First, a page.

Friday, March 05, 2010

New Seasonal Naturalists Are Here!

Denise Ecker and Amy Johnson seasonal naturalists at Audubon's Francis Beidler Forest by Mark MusselmanThe new seasonal naturalists have arrived at the Audubon Center at Francis Beidler Forest!

Denise Ecker hails from Allentown, PA. She attended Penn State University and graduated with a degree in Biology. Denise worked here in The Swamp (as she refers to it to all of her friends) two seasons ago as a Seasonal Naturalist. When she was offered the position of Project PROTHO Field Technician (and sometimes guide), she eagerly jumped on the chance to return to South Carolina driving through a Nor’easter Snowstorm to make it back. When she isn’t jaunting around the swamp, Denise likes to spend her time reading, hiking and just generally being a nuisance to all the people around her...oh, and birding!

Amy Johnson was born and raised in West Columbia, South Carolina. As a kid she spent countless hours outside fishing, playing in the woods, and chasing around her two older brothers. Due to this, and her father’s love for the outdoors, Amy developed an interest and admiration for nature at a young age. She continued on this path when she attended Clemson University and majored in Wildlife and Fisheries Biology. In addition, while at Clemson Amy worked for the nature television show, “Expeditions with Patrick McMillan,” which opened many doors for her. After graduation she worked at Clemson’s Youth Learning Institute as an instructor teaching Environmental Education to school groups.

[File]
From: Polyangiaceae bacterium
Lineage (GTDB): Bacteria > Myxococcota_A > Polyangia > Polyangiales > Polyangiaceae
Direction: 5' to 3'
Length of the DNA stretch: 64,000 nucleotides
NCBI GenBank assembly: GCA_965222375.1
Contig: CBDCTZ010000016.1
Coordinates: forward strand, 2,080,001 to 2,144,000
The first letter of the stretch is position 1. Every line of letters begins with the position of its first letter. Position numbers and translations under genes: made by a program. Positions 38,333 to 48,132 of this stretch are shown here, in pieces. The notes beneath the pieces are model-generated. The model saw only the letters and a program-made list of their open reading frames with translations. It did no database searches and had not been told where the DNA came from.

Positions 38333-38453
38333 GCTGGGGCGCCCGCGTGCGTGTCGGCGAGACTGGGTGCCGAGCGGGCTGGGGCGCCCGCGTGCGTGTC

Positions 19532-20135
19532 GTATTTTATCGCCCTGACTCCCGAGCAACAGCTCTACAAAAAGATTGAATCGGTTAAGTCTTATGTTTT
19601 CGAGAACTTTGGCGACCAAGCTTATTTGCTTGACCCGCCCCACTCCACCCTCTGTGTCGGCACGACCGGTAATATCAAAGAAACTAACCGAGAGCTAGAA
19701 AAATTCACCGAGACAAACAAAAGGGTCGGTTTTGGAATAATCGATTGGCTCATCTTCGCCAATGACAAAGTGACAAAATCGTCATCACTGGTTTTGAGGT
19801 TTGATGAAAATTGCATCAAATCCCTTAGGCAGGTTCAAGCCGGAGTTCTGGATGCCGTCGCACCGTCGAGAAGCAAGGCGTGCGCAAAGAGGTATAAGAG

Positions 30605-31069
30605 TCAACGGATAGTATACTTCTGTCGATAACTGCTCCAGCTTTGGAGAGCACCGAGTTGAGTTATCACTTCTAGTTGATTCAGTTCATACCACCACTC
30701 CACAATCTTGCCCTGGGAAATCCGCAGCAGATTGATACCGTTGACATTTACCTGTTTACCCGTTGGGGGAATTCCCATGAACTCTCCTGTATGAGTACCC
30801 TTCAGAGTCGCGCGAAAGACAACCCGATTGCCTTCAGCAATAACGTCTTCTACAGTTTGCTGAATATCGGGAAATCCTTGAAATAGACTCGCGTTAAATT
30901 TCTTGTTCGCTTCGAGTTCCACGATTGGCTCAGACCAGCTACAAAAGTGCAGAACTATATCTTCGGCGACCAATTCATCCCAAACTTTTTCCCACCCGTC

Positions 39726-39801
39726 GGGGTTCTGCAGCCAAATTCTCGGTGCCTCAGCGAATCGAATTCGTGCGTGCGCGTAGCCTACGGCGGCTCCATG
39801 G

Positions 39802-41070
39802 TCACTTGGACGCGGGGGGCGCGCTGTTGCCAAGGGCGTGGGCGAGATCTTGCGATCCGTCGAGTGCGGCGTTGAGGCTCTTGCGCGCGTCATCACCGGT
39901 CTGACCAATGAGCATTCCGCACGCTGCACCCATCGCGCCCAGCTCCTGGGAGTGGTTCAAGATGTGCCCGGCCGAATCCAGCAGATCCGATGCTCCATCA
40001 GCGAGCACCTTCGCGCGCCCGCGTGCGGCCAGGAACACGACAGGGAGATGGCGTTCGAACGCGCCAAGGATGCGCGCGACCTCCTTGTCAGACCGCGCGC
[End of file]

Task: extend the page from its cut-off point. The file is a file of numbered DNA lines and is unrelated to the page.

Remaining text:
Amy’s hobbies include running, reading, hiking, cheering for Clemson football, and now -thanks to Beidler Forest- canoeing. She is very excited to be a seasonal naturalist and cannot wait for warmer weather and all the animals and plants that come along with it!

Spring is a fantastic time to bring students to the Francis Beidler Forest! All the education program information, including standards-based lessons, can be found on our webpage. Bring your class or encourage teachers to bring their classes to the swamp and help put these young ladies to work.

Image by Mark Musselman

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